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Types of Cylinder Liners

by Dylan Clearfield

Cylinder liners are the interior metal components within the piston that protect it from the wear and tear of the operation of the motor. Three basic types of liners are used: hot, dry and finned. The purpose of each type is to protect the piston from heat and impurities using slightly different methods. Cylinder liners are expensive, precisely manufactured products and are primarily purchased from specialty shops.

Dry Cylinder Liners

Dry cylinder liners are among the basic piston protectors. They must withstand extremely high temperatures and guard against impurities, so they are constructed of high-grade materials, such as cast iron and ceramic-nickle plating. Dry liners are much thinner than their counterpart, wet liners. They do not interact with the engine coolant but instead provide a very close fit with the jacket in the cylinder block to protect the piston from heat and impurities.

Wet Cylinder Liners

Wet cylinder liners protect the pistons in a different way than dry ones, but they are made from the same hardy material. They come in direct contact with the engine coolant. Sometimes the wet cylinder liners are fitted with tiny openings to help disperse the heat and impurities. These types of liners are called water-jacket liners but are simply another type of wet cylinder liner. If the liner doesn't have a cooling jacket, one is created by the liner by interacting with the jacket present in the cylinder block.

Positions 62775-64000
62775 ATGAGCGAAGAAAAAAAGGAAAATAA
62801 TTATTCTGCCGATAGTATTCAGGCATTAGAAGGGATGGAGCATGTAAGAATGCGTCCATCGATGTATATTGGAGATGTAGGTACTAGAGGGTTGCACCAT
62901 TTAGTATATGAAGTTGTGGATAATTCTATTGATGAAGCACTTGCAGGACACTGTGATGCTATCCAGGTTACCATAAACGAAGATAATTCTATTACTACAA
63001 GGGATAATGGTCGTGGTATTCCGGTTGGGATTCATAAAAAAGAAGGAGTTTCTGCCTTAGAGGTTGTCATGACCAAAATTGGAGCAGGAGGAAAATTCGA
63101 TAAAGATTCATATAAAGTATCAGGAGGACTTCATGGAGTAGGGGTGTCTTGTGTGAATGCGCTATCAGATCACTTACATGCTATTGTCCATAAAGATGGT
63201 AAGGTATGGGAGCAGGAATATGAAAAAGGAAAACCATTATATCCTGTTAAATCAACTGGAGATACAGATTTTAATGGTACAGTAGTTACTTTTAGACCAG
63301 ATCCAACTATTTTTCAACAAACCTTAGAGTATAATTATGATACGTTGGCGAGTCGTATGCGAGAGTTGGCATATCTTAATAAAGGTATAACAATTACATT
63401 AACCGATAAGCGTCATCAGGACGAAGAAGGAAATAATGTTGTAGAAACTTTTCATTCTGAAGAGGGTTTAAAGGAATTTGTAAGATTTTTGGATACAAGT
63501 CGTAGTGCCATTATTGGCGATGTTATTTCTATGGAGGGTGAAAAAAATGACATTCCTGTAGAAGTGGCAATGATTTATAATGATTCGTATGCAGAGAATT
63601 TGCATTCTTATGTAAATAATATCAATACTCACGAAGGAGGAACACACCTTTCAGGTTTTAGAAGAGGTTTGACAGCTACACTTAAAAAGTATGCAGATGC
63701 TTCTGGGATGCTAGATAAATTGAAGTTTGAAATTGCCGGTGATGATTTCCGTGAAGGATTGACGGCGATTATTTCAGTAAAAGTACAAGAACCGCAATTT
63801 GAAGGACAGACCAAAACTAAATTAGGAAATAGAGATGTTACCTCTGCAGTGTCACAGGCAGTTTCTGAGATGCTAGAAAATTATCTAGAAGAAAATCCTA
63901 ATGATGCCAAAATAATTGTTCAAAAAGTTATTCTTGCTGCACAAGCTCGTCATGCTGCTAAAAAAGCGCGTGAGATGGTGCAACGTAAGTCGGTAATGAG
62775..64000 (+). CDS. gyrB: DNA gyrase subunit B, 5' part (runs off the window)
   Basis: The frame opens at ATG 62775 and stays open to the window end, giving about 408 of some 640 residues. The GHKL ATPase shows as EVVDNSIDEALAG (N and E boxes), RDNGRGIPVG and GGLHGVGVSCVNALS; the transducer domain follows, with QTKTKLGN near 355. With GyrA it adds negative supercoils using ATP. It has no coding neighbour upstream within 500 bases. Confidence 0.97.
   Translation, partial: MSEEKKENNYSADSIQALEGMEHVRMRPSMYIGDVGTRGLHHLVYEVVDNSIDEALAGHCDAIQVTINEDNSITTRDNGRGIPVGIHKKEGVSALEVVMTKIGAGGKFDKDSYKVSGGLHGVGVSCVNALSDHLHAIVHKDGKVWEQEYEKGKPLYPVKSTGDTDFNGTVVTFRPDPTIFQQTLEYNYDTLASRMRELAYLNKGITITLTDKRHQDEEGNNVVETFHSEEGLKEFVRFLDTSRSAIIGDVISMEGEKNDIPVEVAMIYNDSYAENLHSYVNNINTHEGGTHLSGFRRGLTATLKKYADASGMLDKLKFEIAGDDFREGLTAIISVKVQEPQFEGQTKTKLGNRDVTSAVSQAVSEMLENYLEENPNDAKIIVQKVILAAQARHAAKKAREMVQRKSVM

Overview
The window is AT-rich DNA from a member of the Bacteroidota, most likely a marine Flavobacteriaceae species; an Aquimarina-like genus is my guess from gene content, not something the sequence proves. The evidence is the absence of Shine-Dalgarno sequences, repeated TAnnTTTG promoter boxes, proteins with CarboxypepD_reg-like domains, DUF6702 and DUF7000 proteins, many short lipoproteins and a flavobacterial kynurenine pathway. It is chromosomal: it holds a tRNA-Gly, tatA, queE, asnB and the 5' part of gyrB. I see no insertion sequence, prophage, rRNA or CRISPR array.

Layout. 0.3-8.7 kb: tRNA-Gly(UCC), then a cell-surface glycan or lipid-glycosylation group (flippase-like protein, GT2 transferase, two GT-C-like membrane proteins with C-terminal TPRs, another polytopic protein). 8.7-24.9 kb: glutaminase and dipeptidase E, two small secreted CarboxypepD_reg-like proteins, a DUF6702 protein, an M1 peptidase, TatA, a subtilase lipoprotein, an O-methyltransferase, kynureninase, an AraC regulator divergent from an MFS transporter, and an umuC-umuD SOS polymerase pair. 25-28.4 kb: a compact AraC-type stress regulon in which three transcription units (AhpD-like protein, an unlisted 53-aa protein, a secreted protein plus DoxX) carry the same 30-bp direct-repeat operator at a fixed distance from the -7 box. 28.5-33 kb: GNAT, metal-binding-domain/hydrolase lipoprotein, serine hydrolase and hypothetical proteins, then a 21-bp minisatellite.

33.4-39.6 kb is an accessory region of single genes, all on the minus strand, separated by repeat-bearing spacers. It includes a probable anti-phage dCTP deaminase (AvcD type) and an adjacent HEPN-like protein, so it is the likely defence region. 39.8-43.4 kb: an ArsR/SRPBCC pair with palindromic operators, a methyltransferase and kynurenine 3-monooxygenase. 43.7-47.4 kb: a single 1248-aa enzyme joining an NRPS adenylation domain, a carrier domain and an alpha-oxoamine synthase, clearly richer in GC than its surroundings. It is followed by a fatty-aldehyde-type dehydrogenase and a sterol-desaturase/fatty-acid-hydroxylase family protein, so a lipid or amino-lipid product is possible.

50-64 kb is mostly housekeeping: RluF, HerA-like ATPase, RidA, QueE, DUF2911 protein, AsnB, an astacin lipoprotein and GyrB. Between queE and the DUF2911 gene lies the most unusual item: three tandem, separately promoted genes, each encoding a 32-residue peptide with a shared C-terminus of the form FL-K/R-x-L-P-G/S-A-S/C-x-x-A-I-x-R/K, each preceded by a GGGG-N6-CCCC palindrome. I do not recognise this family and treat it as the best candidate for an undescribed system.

Finned Cylinder Liners

Finned cylinder liners are constructed of the same type of heat and impurity-resistant metal. This type of liner is designed for the air-cooled engine, and in operation works much like the dry cylinder liner in that the cooling medium for the motor is air. However, these liners are fitted with tiny fins which allow the inflowing air to draw with great force around the cylinder to provide cooling.

About the Author

Dylan Clearfield began writing in 1958. Among the many books to his credit are "Chicagoland Ghosts" and "Floridaland Ghosts," which he wrote while working as a newspaper reporter. Clearfield holds a master's degree in archaeology and education, which he was awarded by Southern Illinois University at Carbondale.

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Photo Credits

  • Aeronautical piston engine image by Andrew Breeden from